WATCH: Peterson, Poilievre tee off on 'egomaniac' Trudeau in new interview

"I think everything he does comes back to his egomania," said Poilievre.

Roberto Wakerell-Cruz Montreal QC

Dr. Jordan Peterson hosted Conservative Party leadership frontrunner Pierre Poilievre on his podcast, where the two discussed a variety of issues concerning Canada, media, social issues, the economy, and the country's current leadership.

Peterson asked Poilievre, "What do you think of Mr. Trudeau?" to which Poilievre said, "Well, I think he's an egomaniac."

"I think everything he does comes back to his egomania. Even with his political ideology, you really think that his expansionistic role of the state, it never comes back to serving an individual objective other than to make him more powerful, or his legacy more grand," Poilievre said.

Poilievre then gives a few examples:

First, "he slashed the amount you can put into a tax-free savings account. Then he simultaneously increased the amount you were forced to pay into the state's savings plan."

Second, "He killed multiple pipelines, then he invested state money in a pipeline."

Third, "He attacked parents' ability to take care of their own children by removing tax fairness for families with stay-at-home parents, and then he brings in a government program to replace it," Poilievre said.

Poilievre theorizes that while all of those may sound "utterly inconsistent positions," that they are actually all consistent with the Trudeau government being put in the centre of peoples' lives.

"So, what you're seeing there, you say 'this sounds like utterly inconsistent positions', no they're not, they're all very consistent. In all cases what he does is he takes away the ability for businesses or individuals or families to do things for themselves and requires that they do things through him and through the state.

"His ideology is always about creating a pretext to justify the state garnering more control. Over every aspect of your life, how you raise your kids, how your business functions, and what you see and say on the internet, he believes the state has to be everywhere always. That's because as King Louis would say, 'L'etat c'est moi.' The state is him.'

Peterson pushed back against some of what Poilievre said, saying that he believed it could be dangerous to attack a man rather than his ideas, but conceded that Poilievre is making a case that "that can't be done because there's a personality trait that is uniting diverse policy decisions that isn't ideational or ideological, even, it is in fact personal."

Peterson said that Trudeau's decision to run for prime minister upset him because he doesn't "know anything."

Peterson spoke as if he was speaking directly to Trudeau, saying, "You're attractive and you can behave well in public, and you have a charming facade. But you don't know anything in any real sense, and there's no indication that you do. You're not particularly well educated, and you're not particularly accomplished..."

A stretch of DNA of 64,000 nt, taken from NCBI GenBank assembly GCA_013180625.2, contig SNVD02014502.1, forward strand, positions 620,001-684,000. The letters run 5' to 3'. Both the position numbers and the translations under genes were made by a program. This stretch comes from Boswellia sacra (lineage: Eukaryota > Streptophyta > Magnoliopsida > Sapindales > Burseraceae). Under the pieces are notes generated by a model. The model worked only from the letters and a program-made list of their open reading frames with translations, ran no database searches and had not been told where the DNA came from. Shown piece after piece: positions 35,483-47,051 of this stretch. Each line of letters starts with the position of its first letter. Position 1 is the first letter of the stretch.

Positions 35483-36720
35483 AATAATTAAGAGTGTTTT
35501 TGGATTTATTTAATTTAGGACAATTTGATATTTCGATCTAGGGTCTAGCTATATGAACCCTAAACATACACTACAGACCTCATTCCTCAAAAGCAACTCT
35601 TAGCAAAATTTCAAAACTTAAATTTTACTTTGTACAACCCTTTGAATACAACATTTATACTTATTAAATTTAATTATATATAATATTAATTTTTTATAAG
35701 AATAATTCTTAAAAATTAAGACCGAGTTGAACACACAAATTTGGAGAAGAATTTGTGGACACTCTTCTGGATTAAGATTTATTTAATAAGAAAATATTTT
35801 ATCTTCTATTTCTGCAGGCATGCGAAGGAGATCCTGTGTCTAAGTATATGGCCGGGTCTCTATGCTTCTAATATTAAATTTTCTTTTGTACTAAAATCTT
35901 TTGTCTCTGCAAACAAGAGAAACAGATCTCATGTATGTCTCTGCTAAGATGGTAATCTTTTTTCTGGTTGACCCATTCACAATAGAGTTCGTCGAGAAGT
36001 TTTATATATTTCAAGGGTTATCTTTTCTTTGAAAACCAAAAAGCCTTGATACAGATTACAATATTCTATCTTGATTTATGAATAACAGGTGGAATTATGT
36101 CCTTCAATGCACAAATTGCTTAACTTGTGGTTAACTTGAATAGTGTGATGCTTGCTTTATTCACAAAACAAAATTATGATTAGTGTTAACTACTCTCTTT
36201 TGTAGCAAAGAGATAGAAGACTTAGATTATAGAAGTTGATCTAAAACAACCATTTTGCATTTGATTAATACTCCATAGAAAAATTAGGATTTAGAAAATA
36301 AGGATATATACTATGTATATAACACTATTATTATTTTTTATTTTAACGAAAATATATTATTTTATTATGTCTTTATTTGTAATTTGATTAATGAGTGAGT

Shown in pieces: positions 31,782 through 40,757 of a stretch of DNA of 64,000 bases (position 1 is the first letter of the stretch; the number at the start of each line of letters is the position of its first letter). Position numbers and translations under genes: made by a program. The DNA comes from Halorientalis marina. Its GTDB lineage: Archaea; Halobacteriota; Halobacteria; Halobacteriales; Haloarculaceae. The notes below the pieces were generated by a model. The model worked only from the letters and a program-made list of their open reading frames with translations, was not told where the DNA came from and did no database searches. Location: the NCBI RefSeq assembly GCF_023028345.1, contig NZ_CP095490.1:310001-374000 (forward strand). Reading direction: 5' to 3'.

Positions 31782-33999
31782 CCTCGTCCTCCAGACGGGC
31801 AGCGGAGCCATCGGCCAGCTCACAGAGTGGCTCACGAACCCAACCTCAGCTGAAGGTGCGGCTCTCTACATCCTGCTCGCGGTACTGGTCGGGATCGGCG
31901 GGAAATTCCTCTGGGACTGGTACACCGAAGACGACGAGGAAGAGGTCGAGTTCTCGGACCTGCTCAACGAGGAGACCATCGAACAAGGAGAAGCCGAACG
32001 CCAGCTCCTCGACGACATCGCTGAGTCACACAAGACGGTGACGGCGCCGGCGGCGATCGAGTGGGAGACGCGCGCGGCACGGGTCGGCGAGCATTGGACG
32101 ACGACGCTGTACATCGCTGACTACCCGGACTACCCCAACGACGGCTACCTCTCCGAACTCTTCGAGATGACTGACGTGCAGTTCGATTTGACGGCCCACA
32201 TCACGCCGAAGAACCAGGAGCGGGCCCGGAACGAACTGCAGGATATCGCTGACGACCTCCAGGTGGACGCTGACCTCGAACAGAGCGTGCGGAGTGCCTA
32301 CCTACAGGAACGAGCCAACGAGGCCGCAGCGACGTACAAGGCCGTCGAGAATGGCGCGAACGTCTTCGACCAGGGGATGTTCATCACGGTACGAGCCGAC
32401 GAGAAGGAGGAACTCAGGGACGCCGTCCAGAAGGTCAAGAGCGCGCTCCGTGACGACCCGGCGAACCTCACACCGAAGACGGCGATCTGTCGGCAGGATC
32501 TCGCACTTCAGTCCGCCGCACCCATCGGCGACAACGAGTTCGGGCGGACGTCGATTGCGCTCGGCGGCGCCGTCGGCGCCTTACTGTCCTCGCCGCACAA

"But worse than that, the only reason you have the vaguest possibility of succeeding is that you have the same last name as your father."

He continues: "And then he ran, and I thought, how do you justify that to yourself? Because the gap of knowledge must have been painfully evident to him, and the fact that the Trudeau name, you could say 'well, the Liberal Party came to me and there wasn't another person that could win, and better a Trudeau Liberal even if it's a consequence of family name than any damn conservative,' let's say, but I still saw it as a manifestation of really profound narcissism. I think a reasonable person would have said, 'I'm not prepared for this, certainly not yet. And I'm not the many that need to be in this position.'"

Poilievre said there was truth in what Peterson was said, saying that Trudeau was the "least-vetted prime ministerial candidate in our history."

"The media just glossed over so much of his life to go straight to help him and protect him. It's almost like they built a protective cocoon around him."

Poilievre said that Trudeau had dressed up in grotesque, racist costumes "so many times" that he "can't remember them all."

"If the average politician had done that once, he would have been exposed and he would have been expelled from politics altogether," said Poilievre.

In a recent interview, Peterson said that he believed Trudeau to be a liar, saying: "I don't believe that he ever says a word that's true from what I've been able to observe, it's all stage acting. He's crafted a persona, he has a particular instrumental goal in mind and everything is subordinated to serve that.

"The same motivation that is generally typical of people who are narcissistic, which is to be credited with moral virtue in the absence of the work necessary to actually attain it," he said.


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